• Prepare two educational handouts (two pages each), one for community members and patients and one for health care providers, that provide information about common bacteria or viruses and how to reduce the risk of infection.
By successfully completing this assessment, you will demonstrate your proficiency in the following course competencies and assessment criteria:
• Competency 1: Evaluate scholarly nursing literature that supports evidence-based nursing practice.
o Identify timely evidence-based data needed to explain a potential health threat.
o Apply evidence-based research to a health care initiative.
Competency 2: Explain ways to promote safe, quality, evidence-based care to populations and communities in health care environments.
o Apply evidence-based research to a health care initiative.
o Explain the factors that can adversely affect the health of individuals.
o Describe evidence-based preventative measures to increase safety.
Competency 4: Communicate in a manner that is consistent with expectations of nursing professionals.
o Write content clearly and logically, with correct use of grammar, punctuation, and mechanics.
o Correctly format citations and references using APA style.
Historically, the nursing profession responds to the needs of society by helping manage the safety and welfare of the population. To continue this mission and provide safe, quality nursing care, you must keep abreast of the latest topics that affect the health status of our communities. Being able to effectively disseminate knowledge to the general public and other health professionals is crucial for the nursing profession.
Questions to Consider
To deepen your understanding, you are encouraged to consider the questions below and discuss them with a fellow learner, a work associate, an interested friend, or a member of your professional community.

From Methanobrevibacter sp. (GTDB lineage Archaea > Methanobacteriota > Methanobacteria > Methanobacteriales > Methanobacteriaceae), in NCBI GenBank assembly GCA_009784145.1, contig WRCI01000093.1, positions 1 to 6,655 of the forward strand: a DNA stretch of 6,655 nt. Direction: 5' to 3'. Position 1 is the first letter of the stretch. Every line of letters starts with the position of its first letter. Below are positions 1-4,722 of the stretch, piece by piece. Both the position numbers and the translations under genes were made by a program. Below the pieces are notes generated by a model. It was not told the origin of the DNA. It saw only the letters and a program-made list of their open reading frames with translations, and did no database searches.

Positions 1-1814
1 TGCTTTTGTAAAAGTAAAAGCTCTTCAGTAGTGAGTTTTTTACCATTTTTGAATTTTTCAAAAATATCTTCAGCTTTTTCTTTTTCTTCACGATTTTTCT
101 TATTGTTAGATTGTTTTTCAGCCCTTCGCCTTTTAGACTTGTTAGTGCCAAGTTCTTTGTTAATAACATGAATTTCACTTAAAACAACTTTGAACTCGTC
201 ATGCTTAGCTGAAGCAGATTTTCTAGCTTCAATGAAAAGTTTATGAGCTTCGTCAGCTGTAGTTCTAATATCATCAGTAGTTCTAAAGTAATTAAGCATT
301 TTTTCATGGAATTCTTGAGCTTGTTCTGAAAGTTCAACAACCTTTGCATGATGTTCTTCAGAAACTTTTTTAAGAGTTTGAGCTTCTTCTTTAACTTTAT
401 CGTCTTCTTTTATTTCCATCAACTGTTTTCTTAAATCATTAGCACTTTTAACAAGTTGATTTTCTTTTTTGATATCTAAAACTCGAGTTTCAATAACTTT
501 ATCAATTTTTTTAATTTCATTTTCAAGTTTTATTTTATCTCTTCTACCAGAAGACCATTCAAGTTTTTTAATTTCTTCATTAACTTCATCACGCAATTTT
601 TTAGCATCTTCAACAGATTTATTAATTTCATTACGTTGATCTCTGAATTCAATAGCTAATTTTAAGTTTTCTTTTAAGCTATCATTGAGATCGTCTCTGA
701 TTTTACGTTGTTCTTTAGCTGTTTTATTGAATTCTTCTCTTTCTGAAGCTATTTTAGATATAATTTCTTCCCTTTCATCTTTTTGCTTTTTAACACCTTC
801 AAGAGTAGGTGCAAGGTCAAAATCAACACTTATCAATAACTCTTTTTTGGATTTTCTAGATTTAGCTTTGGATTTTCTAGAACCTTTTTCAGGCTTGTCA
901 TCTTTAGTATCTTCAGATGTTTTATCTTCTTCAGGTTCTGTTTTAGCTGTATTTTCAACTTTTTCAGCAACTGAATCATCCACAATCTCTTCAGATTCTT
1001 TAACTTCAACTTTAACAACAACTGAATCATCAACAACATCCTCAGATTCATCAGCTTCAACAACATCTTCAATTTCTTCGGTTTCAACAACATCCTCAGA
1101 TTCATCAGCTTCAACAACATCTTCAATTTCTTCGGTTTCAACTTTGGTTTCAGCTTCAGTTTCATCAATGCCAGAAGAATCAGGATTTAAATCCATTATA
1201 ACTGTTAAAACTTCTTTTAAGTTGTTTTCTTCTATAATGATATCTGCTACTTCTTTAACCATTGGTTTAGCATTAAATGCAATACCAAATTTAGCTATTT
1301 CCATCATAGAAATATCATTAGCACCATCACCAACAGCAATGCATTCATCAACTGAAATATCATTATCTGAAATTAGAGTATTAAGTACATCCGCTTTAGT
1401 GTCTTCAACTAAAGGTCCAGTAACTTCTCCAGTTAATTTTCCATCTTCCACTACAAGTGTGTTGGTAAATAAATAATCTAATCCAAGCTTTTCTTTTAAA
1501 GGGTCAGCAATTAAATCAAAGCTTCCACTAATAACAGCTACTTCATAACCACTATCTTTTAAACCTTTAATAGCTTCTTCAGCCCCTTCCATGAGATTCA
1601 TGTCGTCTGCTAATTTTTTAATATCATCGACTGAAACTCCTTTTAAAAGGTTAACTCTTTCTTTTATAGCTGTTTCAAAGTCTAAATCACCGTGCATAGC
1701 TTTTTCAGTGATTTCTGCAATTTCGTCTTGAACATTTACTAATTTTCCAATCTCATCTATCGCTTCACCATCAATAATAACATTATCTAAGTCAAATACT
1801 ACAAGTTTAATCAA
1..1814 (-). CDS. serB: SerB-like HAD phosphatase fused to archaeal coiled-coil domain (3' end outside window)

• What nursing organizations are responsible for ensuring safe, quality care?
• Why is it important to identify causative agents and modes of transmission?
• What identified key nursing interventions protect the public against food-borne bacteria and viruses?
The following optional resources are provided to support you in completing the assessment or to provide a helpful context. For additional resources, refer to the Research Resources and Supplemental Resources in the left navigation menu of your courseroom.
Click the links provided below to view the following multimedia pieces.
• APA Citation: Citing a Journal Article | Transcript.
• APA Citation: Citing a Book | Transcript.
• APA Citation: Citing a Website | Transcript.
• Webster, R. G., Monto, A. S., & Braciale, T. J., & Lamb, R. A. (Eds). (2013). Textbook of influenza (2nd ed.). Hoboken, NJ: John Wiley & Sons.
• Labbé, R. G., & García, S. (Eds). (2013). Guide to foodborne pathogens (2nd ed.). Hoboken, NJ: John Wiley & Sons.
• Tucker, S., & Poland, G. A. (2013). Health care reform and influenza immunization. Workplace Health and Safety, 61(5), 193–195.
• Talbot, T. R., & Talbot, H. K. (2013). Influenza prevention update: Examining common arguments against influenza vaccination. JAMA, 309(9), 453.
• Duncan, D. (2013). Treatment and prevention of influenza. Nurse Prescribing, 11(12), 590–596.
• Arendt, S., Rajagopal, L., Strohbehn, C., Stokes, N., Meyer, J., & Mandernach, S. (2013). Reporting of foodborne illness by U.S. consumers and healthcare professionals. International Journal of Environmental Research and Public Health, 10(8), 3684–714.
• Wohlgenant, K. C., Cates, S. C., Godwin, S. L., & Speller-Henderson, L. (2012). The role of healthcare providers and caregivers in educating older adults about foodborne illness prevention. Educational Gerontology, 38(11), 753–762.
• Thobaben, M. (2010). Causes and prevention of foodborne illness. Home Health Care Management and Practice, 22(7), 533–535.
• Ali, M. M., Verrill, L., & Zhang, Y. (2014). Self-reported hand washing behaviors and foodborne illness: A propensity score matching approach. Journal of Food Protection, 77(3), 352–358.
• David, S. D., & Katz, R. L. (2013). Navigating the legal framework for state foodborne illness surveillance and outbreak response: Observations and challenges. Journal of Law, Medicine and Ethics, 41(Supplement), 28–32.
• Quinlan, J. J. (2013). Foodborne illness incidence rates and food safety risks for populations of low socioeconomic status and minority race/ethnicity: A review of the literature. International Journal of Environmental Research and Public Health, 10(8), 3634–52.